Jeffosophy: a collection of possibly useful things I have learned over the years.



Jeffrey, with four hands, working at desk 

Productivity Energy and Getting Things Done

By Jeffrey Baumgartner

Do you find that you do not accomplish enough during the day, even though you feel busy all of the time? Do you put off doing tasks and suffer the consequences of your inaction? Do you feel stressed and tired at the same time? If so, you are most likely managing your productivity energy less than optimally. I did too. However, I came to realise the trick to getting things done was understanding my energy levels and qualities. Allow me to explain.

Evaluate Your Productivity Energy

Productivity energy (not to be confused with energy productivity, which is an economics concept) is what I call the energy you have to do tasks during the day. So, the first thing you should do is think about how your energy levels flow during the day and what kind of energy you have at any given time period. For example, in the morning, I have a lot of focused energy that is ideal for writing. However, my creativity level is often low in the morning, so it is best if I already have the topics I need to write about, such as some article ideas or an on-going book project.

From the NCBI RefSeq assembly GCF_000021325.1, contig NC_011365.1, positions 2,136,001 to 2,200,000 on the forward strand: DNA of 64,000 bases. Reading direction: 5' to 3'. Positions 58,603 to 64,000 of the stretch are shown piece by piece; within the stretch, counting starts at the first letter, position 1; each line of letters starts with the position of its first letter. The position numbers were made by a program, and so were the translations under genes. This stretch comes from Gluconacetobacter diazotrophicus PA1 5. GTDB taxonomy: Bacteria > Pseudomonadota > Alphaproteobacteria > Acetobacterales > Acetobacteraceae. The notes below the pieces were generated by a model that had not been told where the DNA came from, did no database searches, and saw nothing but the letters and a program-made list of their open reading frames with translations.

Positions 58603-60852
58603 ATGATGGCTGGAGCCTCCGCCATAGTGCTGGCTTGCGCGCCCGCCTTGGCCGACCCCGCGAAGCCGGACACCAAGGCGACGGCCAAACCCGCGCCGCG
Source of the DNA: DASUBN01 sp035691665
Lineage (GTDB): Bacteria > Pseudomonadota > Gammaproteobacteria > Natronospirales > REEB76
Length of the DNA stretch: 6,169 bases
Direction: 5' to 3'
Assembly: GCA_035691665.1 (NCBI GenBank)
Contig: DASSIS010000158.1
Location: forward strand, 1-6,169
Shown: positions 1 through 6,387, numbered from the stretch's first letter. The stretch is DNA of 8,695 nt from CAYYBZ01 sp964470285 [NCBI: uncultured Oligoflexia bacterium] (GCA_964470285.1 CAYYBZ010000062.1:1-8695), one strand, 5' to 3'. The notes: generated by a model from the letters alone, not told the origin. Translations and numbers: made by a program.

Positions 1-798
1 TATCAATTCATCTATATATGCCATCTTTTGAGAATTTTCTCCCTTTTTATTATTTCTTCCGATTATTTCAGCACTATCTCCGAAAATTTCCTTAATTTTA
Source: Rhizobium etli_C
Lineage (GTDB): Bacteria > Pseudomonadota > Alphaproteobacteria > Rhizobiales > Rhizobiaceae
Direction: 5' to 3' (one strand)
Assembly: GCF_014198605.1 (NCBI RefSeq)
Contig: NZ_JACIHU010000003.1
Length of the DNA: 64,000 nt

In the afternoon, my creativity kicks in, but I find it harder to focus on tasks, so I am better at planning, drawing cartoons (which are quick to do) and playing with ideas. I try to go for a walk in the afternoon during which time I usually think about creative projects, such as article ideas, travel plans and that kind of thing. In the past, when I did keynote speeches regularly, I would think up and often practice talks while walking. This is probably why a lot of my neighbours think I am eccentric.

In the late afternoon, my creativity wanes and this is often a good time to do administrative work. In the later evening, I am reenergised, but prefer to not to work, aside from drawing and painting, which I do for pleasure.

How about you? What are your daily energy levels and qualities? Think about when you are best able to do certain kinds of tasks and when you find it hard to do certain kinds of tasks. When are you full of energy and when are you tired?

Mornings Are Critical